New calculators can estimate the chance your cancer might — or might not — become more aggressive.
Active surveillance is a popular option for men with low-risk prostate cancer, defined as a tumor that is confined to the prostate gland and unlikely to grow or spread. It involves monitoring prostate-specific antigen (PSA) levels in the blood for changes and having regular digital rectal exams to look for abnormal areas on your prostate.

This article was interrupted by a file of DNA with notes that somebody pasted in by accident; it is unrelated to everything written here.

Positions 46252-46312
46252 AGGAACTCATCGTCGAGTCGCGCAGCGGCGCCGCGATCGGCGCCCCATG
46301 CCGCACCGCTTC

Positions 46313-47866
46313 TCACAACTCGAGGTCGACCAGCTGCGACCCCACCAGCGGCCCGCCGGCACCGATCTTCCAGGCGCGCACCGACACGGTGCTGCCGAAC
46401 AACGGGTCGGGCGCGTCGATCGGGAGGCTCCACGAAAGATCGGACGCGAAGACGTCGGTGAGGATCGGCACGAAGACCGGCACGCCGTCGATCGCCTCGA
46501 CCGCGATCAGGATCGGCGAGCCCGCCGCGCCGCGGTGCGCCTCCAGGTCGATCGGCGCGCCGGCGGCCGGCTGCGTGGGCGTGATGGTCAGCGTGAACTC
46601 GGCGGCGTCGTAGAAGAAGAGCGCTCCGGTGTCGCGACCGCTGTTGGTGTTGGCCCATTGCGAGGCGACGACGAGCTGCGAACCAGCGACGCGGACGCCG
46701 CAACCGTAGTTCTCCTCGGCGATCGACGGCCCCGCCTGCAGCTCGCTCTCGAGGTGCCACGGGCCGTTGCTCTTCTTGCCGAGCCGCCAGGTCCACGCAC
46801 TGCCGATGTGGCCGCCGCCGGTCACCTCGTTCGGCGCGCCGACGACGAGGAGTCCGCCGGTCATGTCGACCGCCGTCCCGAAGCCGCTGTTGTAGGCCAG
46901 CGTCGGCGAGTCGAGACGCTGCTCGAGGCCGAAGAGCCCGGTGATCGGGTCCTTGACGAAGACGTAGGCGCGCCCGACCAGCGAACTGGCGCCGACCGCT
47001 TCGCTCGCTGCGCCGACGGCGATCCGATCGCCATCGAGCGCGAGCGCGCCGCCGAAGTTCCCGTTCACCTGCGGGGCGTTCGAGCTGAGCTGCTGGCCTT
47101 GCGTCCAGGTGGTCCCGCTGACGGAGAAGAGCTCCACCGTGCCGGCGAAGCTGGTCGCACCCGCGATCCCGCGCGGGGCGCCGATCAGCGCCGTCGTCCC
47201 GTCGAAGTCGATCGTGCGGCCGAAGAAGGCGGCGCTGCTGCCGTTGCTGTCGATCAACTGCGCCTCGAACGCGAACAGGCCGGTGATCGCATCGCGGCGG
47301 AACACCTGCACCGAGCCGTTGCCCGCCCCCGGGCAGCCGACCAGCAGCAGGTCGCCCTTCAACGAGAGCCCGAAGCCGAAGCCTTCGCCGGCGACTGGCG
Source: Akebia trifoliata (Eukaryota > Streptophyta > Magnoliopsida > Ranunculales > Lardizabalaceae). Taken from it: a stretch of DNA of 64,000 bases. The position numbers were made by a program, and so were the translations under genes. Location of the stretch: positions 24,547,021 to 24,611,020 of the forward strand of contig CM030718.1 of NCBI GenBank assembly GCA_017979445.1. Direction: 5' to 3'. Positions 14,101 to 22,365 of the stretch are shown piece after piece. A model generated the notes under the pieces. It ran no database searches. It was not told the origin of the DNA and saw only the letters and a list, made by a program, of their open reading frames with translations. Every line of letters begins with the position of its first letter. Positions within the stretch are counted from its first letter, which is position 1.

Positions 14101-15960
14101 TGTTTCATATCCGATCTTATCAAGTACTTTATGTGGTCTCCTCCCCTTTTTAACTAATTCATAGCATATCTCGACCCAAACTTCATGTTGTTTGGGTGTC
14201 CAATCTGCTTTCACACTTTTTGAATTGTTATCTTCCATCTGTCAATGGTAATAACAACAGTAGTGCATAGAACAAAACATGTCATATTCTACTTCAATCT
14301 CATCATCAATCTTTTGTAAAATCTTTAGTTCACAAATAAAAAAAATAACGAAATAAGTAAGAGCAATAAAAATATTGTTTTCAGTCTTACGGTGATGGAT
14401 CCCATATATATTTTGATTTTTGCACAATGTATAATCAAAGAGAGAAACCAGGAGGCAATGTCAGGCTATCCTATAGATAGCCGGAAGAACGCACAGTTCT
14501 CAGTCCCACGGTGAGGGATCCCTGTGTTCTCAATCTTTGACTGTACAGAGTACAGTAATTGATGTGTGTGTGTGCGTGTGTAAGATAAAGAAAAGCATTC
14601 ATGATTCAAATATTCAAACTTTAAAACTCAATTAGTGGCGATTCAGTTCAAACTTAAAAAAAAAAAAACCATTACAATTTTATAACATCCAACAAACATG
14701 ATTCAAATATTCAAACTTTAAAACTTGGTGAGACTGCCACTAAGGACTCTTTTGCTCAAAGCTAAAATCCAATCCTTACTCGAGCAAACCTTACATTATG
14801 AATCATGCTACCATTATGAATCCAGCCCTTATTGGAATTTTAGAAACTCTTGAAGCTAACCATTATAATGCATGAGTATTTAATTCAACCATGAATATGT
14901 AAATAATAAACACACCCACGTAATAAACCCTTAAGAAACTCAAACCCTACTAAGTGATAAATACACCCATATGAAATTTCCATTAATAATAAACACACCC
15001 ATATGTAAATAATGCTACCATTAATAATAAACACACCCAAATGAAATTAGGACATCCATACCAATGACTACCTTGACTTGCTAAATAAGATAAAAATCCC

During active surveillance, you have a PSA test and a digital rectal exam every six months and prostate biopsies approximately every other year. If your PSA level rises, your doctor will likely recommend a prostate MRI or an immediate prostate biopsy to see if the cancer has become more aggressive. If so, you and your doctor can decide whether to continue with active surveillance and have another biopsy six months or a year later, or move ahead to treatment, such as radiation, hormonal therapy, or surgery.
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